Category Archives: Moses, Shelia P.

Shelia P. Moses. The Sittin’ Up. New York: G.P. Putnam’s Sons, 2014.

The Sittin' UpStanbury “Bean” Jones Jr. is excited to take part in his first “sittin’ up.” Now that he’s twelve, his parents agree that he’s old enough to be a part of the custom. A “sittin’ up” is equivalent to a wake. Novelist Shelia P. Moses explains in an author’s note that this tradition occurred in the town of Rich Square, North Carolina because after embalming, the undertaker would not keep the bodies of deceased black townspeople, so they were taken home the night before the funeral. The ritual of bringing the body home was phased out over time, however, the ritual of gathering of family and friends to honor the deceased remained.  A “sittin’ up,” according to Moses, is held for the sake of living, to comfort those left behind and suffering from the loss of loved ones.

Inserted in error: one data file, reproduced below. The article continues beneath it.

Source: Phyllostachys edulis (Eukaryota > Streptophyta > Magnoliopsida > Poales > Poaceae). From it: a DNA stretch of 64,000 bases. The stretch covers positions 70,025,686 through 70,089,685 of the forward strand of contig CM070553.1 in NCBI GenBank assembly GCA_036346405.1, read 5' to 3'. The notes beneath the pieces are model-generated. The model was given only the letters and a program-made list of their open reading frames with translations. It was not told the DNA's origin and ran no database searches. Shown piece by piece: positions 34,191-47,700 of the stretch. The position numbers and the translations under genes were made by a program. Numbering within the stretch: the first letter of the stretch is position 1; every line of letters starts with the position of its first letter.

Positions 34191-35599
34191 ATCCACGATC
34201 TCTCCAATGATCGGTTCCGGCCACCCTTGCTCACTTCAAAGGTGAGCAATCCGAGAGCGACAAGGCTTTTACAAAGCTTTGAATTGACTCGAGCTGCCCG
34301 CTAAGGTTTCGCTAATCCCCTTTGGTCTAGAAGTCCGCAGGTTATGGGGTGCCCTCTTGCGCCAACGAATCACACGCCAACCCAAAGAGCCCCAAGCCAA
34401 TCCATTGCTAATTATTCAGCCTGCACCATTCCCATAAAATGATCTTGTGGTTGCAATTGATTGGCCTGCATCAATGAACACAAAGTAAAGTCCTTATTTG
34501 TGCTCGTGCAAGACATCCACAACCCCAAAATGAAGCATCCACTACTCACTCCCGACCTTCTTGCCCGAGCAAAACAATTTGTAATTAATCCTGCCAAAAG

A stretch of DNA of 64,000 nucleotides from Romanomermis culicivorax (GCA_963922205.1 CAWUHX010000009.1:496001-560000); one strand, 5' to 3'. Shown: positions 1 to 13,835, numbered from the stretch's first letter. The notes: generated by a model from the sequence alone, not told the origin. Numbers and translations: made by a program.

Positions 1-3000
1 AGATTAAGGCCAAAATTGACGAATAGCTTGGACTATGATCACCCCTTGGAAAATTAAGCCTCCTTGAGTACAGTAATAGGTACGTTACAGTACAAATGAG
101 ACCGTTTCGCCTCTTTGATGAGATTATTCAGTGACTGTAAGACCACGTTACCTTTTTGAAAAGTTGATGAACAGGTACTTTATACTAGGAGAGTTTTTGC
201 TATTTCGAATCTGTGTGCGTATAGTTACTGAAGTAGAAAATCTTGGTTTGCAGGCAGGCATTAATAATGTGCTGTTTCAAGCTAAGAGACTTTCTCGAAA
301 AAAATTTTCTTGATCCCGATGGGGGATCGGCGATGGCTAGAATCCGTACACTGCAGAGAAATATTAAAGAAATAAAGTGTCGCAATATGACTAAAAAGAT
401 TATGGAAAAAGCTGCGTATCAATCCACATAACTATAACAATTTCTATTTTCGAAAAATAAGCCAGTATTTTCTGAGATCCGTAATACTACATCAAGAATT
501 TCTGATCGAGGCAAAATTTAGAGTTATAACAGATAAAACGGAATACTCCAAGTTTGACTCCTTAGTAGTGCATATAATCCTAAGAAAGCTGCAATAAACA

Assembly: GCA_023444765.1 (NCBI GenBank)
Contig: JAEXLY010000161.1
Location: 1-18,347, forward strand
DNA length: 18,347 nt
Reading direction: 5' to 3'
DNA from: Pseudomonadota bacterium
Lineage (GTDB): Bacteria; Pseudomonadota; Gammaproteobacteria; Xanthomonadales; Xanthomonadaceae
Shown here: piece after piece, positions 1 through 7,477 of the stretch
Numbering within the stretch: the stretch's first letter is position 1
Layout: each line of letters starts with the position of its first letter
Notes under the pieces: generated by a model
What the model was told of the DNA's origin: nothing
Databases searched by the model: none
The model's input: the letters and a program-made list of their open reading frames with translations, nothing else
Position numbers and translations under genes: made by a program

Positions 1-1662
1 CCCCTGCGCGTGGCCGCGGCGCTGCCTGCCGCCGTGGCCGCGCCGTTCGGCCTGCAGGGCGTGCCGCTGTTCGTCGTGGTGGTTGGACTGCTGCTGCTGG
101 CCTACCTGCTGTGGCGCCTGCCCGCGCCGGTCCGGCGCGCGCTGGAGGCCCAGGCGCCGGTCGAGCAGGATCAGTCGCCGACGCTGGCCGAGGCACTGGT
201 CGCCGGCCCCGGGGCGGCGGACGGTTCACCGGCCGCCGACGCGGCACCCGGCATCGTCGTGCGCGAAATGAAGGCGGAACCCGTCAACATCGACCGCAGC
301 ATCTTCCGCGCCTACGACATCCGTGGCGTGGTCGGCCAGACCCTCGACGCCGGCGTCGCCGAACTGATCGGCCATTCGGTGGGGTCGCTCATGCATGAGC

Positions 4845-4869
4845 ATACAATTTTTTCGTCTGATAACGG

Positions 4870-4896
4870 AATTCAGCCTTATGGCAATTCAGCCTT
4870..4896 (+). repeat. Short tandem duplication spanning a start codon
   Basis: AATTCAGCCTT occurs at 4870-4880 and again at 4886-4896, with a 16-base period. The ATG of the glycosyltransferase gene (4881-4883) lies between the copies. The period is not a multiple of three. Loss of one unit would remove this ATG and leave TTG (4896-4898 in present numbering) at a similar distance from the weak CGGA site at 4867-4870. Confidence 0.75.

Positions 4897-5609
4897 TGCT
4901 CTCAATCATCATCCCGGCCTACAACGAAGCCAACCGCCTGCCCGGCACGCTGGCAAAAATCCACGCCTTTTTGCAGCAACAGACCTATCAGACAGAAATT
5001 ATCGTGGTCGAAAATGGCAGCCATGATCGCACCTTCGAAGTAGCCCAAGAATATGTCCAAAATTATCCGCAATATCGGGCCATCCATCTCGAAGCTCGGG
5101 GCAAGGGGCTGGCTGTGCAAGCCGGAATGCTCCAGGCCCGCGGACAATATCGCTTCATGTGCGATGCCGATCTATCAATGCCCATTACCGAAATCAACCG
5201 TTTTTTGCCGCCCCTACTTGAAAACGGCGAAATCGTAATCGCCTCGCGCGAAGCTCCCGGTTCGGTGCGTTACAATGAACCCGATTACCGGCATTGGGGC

The year is 1940, and the people of Low Meadows are still struggling with the economic fallout of the Great Depression. The novel opens with Bro. Wiley on his death bed. At the ripe old age of about 100, Bro. Wiley is at peace that his death is drawing near. He is ready to join his forebears in the so-called “Slave Grave.” That sentiment is not shared with the rest of the community. News of Bro. Wiley’s passing weighs heavy with grief and sadness.

Although Bean is interested in the prospect of participating in his first “sittin’ up,” he feels regret that Bro. Wiley had to die. The novel focuses upon the process of preparing for Bro. Wiley’s sittin’ up. What should normally be a routine custom though goes awry with an impending storm that threatens to disrupt arrangements for the sittin’ up. No matter the forecast, Bro Wiley’s sittin’ up ends up being a transformative experience for Bean and the rest of Low Meadows.